If she runs away from her life of prostitution, her parents will become sick and die.
At least that’s what this Nigerian woman believes. The threatened curse, she claims, was part of a voodoo rite performed in her homeland just weeks before she was brought to Greece by a prostitution ring.
”I have no doubt in its power,” says the petite 24-year-old, who goes by the alias of Maria and describes being forced into seven-night-a-week duty at a brothel on an Athens back street.
”Even if I had a doubt, how could I risk the life of my mother and father?”
Maria’s case illustrates one of the least understood corners of the sex slavery underworld: gangs using the perceived potency of native West African voodoo and hexes to hold women in their grip.
Recently, however, an unusual alliance has started fighting back.
One of Nigeria’s new anti-prostitution inspectors is turning to Christian-affiliated groups to confront a system that — even by conservative estimates — may hold sway over at least 10Ã‚Â 000 Nigerian women forced to work as prostitutes in Western Europe.
”We cannot fight this by police work alone,” said Muhammad Babandede, the chief investigator for a Nigerian task force against human trafficking. ”We need the faith groups on our side.”
One of the most recent collaborations is being formed in Athens, a chief crossroads for prostitution smugglers from Africa, Eastern Europe and Asia.
An Illinois-based evangelical society is working with Babandede and other experts in voodoo culture on strategies to persuade the West African women — mostly Nigerian Christians — to reject the curses and seek help from authorities.
The group, Lost Coin, started counseling and prayer sessions this year aimed at shattering the voodoo influence by evoking the even greater might of God.
”These women believe in voodoo and all kinds of lesser gods, but most are also Christian and believe in the one almighty God who is above all,” said Jennifer Roemhildt, who leads the Athens team for Lost Coin. Her organisation is affiliated with International Teams, a nondenominational missionary group headquartered in the Chicago suburb of Elgin.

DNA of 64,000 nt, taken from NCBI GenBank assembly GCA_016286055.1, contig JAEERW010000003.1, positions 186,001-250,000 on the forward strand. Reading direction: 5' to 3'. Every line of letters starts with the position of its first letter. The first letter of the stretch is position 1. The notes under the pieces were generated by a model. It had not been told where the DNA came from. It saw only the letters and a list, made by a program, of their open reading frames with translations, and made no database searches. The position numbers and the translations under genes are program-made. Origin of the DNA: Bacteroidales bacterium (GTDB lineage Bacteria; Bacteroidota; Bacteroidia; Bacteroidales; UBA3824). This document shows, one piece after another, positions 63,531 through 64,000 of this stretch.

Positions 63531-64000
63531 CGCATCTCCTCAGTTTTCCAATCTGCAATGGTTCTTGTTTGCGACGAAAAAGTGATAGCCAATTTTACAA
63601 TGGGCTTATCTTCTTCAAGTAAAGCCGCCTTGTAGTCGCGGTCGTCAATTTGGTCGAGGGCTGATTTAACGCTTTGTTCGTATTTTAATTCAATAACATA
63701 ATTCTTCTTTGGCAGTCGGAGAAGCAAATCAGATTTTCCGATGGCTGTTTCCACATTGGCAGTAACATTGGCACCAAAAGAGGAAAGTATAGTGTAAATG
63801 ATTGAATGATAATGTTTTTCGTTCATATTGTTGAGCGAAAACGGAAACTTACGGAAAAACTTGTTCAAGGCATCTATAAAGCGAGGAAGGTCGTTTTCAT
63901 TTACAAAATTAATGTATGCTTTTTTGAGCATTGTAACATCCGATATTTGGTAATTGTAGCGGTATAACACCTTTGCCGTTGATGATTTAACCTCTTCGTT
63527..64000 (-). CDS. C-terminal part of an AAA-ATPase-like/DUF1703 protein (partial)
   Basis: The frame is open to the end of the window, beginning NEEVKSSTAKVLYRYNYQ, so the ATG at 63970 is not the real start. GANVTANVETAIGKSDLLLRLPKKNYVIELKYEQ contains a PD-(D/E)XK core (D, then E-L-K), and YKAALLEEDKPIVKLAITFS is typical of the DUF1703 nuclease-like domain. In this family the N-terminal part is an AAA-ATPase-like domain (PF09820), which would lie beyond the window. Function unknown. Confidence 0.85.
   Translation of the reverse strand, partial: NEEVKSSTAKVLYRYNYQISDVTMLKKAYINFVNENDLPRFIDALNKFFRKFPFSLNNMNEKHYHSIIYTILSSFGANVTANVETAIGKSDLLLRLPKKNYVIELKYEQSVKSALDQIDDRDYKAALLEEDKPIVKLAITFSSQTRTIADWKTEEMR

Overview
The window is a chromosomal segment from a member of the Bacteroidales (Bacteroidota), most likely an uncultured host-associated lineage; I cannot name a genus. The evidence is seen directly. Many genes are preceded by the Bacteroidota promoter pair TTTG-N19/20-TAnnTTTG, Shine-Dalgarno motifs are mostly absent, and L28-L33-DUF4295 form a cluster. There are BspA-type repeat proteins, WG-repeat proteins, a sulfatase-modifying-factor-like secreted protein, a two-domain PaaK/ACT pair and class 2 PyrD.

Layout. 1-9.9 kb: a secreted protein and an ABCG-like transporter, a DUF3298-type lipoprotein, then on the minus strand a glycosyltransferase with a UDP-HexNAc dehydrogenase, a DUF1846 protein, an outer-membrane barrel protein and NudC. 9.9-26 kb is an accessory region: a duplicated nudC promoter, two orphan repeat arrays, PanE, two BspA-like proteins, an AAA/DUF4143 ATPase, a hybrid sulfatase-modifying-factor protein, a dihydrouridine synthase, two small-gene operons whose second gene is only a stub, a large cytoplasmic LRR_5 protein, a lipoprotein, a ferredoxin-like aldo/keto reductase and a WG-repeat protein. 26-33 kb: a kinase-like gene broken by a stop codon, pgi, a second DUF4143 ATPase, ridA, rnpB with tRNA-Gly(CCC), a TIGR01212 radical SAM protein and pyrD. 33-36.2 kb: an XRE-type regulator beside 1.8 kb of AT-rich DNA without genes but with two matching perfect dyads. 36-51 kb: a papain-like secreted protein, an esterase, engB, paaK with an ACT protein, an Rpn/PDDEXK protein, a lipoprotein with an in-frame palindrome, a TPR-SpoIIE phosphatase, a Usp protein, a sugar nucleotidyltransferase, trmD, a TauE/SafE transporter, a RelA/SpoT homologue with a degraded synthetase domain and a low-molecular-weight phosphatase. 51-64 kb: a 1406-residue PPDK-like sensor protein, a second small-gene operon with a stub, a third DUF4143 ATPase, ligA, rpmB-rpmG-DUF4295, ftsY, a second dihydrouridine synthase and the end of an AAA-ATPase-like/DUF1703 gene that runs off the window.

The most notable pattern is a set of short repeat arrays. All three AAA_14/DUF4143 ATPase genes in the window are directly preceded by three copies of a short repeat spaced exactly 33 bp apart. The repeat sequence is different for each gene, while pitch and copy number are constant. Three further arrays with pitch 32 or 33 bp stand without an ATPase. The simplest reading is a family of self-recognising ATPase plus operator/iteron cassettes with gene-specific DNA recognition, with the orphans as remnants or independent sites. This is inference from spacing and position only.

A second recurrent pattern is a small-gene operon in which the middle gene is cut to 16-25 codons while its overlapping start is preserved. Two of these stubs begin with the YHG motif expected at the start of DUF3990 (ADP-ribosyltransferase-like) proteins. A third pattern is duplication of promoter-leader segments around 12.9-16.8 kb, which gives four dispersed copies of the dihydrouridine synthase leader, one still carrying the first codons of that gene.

”God can undo the voodoo,” she added. ”It just takes a while to convince them of this.”
Babandede offers a more blunt message: ”Voodoo is just a myth, not a reality.”
But, in practice, it’s not so simple.
Faith in the power of voodoo is deeply ingrained in West African culture. It’s a direct link to ancient ancestor-based beliefs that include a wide variety of spirits and other supernatural entities, and it forms the base for rituals brought to the Caribbean and elsewhere. In West Africa, voodoo priests still are often used to seal financial transactions or root out suspected thieves — often with a threat of a deadly curse for the wrongdoer .
Prostitution gangs parlay this fear to their advantage, Babandede said. Thousands of women and girls seeking transport to Europe — sometimes with false promises of legal work — undergo voodoo rituals that can involve drinking blood from cuts and taking nail and hair clippings as totems.
”They are told that fleeing the traffickers will bring death to them or their family,” said Babandede, who addressed a recent human trafficking conference in Turin, Italy, one of the hubs for Nigerian-based prostitution networks. ”This is a heavy power over these women.”
It is also something difficult for most authorities to comprehend.
The international prostitution trade in Europe is mostly built upon other methods of bondage: holding women in prison-like conditions or setting impossibly high repayment sums in exchange for their passports and IDs. For some women who manage to escape, the ordeal is finally over.
”But in the cases of voodoo, it can be just beginning,” said the Reverend Tom Marfo, a Ghanian-born Pentecostal pastor who operates mission houses around Amsterdam that specialise in helping West African women break from prostitution gangs. ”They think, ‘Oh no, the curses will begin.’ I tell them to have faith that the true God will not let this happen.”
Dutch authorities have taken notice. Marfo is increasingly consulted to understand the centuries-old rituals behind the Nigeria prostitution rings.
”This is more than a police issue. This is an issue of native spirituality — a kind of spiritual terrorism being used on these women,” said Marfo.
”You need religious people and the power of faith to fight this.” – Sapa-AP